Although it was not implemented, Damascus comprehensive plan provided an example of how the use of Ecosystem services in planning helps connect the vision with the broader community outcomes.
What is next for us?
In February 2020, the 10th session of the World urban forum organized by UN-Habitat gathered urban planners from around the world to discuss and exchange views and experiences on sustainable urbanization in all its ramifications.
Afterwards, the participants and representatives released a declaration of commitments and actions to take part in the next few years, working towards acceleration and implementation of the New Urban Agenda to achieve the Sustainable Development Goals.
As part of these actions, one crucial statement aims to preserve the cultural, urban and natural heritage as an asset that enables sustainable urban development. Strategic integrated urban planning provides the tools to ensure the integration of urban heritage, culture, local economic needs, environmental considerations, biodiversity, low carbon development and climate resilience to ensure the creation of sustainable, prosperous, liveable communities.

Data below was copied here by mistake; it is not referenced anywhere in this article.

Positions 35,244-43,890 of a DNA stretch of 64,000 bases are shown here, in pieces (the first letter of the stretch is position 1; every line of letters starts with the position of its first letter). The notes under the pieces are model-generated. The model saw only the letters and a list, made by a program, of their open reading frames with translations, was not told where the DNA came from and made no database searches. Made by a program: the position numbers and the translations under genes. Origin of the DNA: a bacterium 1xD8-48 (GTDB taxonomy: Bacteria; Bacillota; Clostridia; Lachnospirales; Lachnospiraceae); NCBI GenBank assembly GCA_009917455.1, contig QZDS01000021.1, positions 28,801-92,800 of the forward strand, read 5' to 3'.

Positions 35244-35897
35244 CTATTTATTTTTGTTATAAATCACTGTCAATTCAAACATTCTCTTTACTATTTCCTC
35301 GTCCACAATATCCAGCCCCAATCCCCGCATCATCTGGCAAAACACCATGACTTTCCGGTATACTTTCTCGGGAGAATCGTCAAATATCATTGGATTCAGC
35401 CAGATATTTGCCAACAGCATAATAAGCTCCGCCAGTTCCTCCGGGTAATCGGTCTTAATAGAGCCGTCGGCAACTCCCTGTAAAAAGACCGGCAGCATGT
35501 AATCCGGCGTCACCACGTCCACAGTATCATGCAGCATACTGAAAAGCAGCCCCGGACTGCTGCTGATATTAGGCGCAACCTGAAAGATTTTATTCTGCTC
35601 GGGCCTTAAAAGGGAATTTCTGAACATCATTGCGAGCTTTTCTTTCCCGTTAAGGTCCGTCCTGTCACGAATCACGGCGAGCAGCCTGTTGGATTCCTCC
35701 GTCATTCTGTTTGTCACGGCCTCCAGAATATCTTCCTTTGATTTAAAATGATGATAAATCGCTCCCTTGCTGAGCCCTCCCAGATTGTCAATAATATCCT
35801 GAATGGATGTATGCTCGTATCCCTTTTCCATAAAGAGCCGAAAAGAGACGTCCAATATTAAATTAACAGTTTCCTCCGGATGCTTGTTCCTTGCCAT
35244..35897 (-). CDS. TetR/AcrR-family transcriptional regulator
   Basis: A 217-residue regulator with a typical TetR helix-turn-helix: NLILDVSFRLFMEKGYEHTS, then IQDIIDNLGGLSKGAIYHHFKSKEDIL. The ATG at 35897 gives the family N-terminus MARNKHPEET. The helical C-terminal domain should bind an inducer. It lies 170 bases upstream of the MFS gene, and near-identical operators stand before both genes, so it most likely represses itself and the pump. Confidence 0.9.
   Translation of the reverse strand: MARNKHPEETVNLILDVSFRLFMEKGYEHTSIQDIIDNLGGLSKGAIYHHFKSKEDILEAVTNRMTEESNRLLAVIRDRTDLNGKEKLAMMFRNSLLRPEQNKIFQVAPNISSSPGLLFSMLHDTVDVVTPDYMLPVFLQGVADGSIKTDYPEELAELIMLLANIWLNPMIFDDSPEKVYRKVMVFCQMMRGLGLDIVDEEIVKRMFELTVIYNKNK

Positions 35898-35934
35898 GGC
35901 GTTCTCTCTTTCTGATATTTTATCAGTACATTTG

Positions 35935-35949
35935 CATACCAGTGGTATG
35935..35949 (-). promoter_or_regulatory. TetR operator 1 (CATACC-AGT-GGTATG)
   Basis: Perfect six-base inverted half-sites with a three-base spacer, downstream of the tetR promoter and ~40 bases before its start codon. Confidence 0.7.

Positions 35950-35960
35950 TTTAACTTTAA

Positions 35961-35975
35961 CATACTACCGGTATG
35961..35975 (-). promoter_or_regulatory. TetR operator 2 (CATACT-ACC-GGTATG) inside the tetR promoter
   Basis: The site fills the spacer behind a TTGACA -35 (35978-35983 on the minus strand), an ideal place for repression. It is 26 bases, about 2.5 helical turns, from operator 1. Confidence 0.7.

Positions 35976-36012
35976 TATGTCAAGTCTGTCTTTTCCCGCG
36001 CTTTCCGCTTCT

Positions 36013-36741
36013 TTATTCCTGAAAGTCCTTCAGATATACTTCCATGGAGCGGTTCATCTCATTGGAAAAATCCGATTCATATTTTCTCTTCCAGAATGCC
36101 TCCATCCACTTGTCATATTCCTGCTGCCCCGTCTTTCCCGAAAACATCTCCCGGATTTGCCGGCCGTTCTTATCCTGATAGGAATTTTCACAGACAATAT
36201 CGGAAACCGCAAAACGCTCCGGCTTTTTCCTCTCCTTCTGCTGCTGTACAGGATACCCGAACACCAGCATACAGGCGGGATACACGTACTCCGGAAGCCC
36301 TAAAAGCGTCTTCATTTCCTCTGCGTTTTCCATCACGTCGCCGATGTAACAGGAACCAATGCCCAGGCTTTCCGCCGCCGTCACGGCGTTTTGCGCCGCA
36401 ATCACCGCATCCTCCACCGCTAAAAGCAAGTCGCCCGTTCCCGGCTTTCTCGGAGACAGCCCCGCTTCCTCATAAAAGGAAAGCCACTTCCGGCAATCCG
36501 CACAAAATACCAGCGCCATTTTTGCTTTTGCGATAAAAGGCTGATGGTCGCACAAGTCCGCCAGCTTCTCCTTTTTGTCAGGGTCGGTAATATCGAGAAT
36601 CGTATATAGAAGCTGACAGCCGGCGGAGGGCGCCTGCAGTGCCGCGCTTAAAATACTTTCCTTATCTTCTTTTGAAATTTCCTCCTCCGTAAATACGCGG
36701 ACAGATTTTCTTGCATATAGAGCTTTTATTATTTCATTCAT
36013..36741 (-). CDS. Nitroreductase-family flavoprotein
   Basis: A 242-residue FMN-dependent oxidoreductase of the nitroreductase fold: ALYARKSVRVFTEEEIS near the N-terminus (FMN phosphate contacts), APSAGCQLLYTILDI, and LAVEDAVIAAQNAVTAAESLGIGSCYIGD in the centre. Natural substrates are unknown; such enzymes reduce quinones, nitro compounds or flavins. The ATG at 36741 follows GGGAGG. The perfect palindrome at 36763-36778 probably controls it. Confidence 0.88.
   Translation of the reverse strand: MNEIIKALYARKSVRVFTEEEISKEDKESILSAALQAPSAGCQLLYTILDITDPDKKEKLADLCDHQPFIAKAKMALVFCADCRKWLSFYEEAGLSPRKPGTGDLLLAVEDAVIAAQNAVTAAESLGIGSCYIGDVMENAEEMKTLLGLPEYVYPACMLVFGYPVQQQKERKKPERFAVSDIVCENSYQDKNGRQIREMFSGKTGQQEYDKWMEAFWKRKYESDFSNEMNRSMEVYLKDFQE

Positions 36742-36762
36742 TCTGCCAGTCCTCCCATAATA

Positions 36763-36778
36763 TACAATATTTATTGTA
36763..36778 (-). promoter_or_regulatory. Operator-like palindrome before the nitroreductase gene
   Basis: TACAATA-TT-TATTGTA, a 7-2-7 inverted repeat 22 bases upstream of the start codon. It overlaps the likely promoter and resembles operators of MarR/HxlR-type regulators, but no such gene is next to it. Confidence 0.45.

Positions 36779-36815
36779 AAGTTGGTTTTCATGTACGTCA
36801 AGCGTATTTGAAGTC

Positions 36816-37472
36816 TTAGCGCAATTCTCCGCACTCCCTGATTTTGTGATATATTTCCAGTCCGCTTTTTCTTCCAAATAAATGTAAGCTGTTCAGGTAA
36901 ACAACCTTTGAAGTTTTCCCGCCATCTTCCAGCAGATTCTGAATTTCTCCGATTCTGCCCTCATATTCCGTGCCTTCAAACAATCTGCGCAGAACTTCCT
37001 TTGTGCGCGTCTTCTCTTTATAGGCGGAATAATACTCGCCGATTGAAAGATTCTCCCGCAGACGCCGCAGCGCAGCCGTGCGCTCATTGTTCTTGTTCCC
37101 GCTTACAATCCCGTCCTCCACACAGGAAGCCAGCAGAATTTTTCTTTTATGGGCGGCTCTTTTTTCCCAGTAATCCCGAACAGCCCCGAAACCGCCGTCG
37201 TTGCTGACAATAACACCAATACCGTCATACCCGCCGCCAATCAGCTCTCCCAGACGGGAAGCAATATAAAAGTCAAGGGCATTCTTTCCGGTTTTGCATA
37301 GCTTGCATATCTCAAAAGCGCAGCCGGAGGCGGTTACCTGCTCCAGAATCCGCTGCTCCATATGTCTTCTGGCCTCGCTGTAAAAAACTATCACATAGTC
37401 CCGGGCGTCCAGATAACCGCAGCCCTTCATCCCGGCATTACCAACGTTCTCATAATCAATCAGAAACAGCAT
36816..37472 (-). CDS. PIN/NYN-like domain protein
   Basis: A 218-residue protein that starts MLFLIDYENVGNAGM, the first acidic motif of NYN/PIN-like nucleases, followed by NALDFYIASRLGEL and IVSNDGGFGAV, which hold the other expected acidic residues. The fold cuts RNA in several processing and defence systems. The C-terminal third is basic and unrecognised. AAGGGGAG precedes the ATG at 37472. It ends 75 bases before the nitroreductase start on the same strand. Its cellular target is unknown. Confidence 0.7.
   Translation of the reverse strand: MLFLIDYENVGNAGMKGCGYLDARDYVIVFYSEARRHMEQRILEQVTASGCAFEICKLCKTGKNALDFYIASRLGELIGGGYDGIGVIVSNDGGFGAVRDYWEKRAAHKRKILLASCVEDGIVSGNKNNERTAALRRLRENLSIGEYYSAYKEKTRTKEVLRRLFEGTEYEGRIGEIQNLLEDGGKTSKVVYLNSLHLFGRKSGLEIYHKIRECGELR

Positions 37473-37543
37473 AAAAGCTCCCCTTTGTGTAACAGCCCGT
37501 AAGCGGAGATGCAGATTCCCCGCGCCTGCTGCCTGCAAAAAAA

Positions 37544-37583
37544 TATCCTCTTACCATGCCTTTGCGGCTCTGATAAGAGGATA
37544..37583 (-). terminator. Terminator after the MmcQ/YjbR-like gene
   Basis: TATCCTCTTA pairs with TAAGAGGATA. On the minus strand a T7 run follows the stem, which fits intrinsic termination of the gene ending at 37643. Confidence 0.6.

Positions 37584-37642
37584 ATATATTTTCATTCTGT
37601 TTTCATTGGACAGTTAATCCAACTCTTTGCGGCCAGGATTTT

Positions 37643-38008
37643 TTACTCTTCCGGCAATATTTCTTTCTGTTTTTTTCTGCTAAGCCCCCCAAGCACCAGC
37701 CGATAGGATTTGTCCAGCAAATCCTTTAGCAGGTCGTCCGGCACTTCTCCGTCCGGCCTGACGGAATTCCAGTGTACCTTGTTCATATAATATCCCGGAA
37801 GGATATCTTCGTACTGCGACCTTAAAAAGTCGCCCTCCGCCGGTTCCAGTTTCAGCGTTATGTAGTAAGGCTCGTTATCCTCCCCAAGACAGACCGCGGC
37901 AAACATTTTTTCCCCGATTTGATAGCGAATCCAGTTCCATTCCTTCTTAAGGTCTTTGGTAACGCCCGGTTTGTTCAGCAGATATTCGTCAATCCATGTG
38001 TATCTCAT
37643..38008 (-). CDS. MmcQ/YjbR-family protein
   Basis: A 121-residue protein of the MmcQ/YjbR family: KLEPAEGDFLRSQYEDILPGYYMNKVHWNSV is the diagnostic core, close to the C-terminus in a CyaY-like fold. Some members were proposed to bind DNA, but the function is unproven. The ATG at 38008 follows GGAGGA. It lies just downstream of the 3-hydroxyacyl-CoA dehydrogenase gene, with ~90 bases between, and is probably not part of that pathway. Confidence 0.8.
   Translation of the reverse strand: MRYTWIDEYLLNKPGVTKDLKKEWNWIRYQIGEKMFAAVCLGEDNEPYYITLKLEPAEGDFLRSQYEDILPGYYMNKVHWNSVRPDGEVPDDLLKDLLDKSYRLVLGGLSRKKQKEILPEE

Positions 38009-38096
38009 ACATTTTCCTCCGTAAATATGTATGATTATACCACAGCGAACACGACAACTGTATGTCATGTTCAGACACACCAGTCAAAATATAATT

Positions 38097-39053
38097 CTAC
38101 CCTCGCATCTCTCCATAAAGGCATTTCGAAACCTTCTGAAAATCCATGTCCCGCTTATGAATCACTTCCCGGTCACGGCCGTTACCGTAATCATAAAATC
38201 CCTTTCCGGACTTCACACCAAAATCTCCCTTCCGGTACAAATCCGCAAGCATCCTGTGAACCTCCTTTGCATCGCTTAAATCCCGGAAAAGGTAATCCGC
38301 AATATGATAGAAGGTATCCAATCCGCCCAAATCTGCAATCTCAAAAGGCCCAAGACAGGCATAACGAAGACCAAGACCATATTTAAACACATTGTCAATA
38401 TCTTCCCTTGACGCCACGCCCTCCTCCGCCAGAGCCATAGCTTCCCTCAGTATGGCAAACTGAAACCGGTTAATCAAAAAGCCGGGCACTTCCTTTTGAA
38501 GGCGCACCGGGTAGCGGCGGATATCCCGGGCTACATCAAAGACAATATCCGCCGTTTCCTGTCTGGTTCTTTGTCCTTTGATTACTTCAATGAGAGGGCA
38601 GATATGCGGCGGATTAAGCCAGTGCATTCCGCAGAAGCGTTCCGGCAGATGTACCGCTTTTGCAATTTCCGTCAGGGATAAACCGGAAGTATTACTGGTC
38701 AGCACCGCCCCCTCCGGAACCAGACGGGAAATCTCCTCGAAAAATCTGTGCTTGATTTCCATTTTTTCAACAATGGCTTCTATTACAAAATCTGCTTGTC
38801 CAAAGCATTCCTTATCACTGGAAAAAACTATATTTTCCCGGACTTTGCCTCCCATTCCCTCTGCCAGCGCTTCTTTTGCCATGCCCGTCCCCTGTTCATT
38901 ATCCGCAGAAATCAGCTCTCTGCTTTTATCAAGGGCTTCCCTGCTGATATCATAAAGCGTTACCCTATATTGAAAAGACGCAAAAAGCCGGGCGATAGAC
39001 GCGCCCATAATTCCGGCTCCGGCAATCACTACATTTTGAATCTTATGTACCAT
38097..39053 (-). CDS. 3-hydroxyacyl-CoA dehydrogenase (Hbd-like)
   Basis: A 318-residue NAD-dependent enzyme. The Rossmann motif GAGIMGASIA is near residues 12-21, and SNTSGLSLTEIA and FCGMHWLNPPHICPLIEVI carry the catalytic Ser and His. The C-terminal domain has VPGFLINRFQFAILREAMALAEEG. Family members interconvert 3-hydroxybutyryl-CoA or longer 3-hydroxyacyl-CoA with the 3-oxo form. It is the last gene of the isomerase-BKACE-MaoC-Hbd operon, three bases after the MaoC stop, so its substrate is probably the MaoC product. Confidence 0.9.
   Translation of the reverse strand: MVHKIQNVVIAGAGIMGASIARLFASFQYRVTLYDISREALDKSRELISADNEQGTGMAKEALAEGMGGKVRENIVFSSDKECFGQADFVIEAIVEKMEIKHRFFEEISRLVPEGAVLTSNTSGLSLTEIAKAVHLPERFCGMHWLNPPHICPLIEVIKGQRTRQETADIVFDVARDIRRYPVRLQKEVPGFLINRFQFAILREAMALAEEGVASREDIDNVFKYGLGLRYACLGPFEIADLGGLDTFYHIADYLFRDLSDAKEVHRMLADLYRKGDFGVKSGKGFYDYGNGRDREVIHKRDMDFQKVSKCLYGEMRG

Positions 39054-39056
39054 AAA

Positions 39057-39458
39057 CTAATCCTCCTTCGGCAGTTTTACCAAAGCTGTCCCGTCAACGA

So, from a planning perspective, achieving the UN's sustainability goals in the coming decade represents also a change in focus to our policies. This includes the elements of Ecosystem services, which will help us understand how urban planning affects the natural surrounding and vice versa.
Municipalities will benefit from a better database of the pre-existent conditions and natural resources. Stakeholders will profit from the information related to the best suitable place for development and cost-effective scenarios. And the community will enjoy more beautiful landscapes and environments preserved for the generations to come.
At Nadi Design, we are sensitive to the environmental challenges we face today and acknowledge the importance of bringing comprehensive and innovative solutions into every project.
Together with our collaborators in Canada, the USA and Latin America, we will reassure our commitment to creating more sustainable, resilient communities and landscapes, and in turn continue to honour our vision: to design for a better world.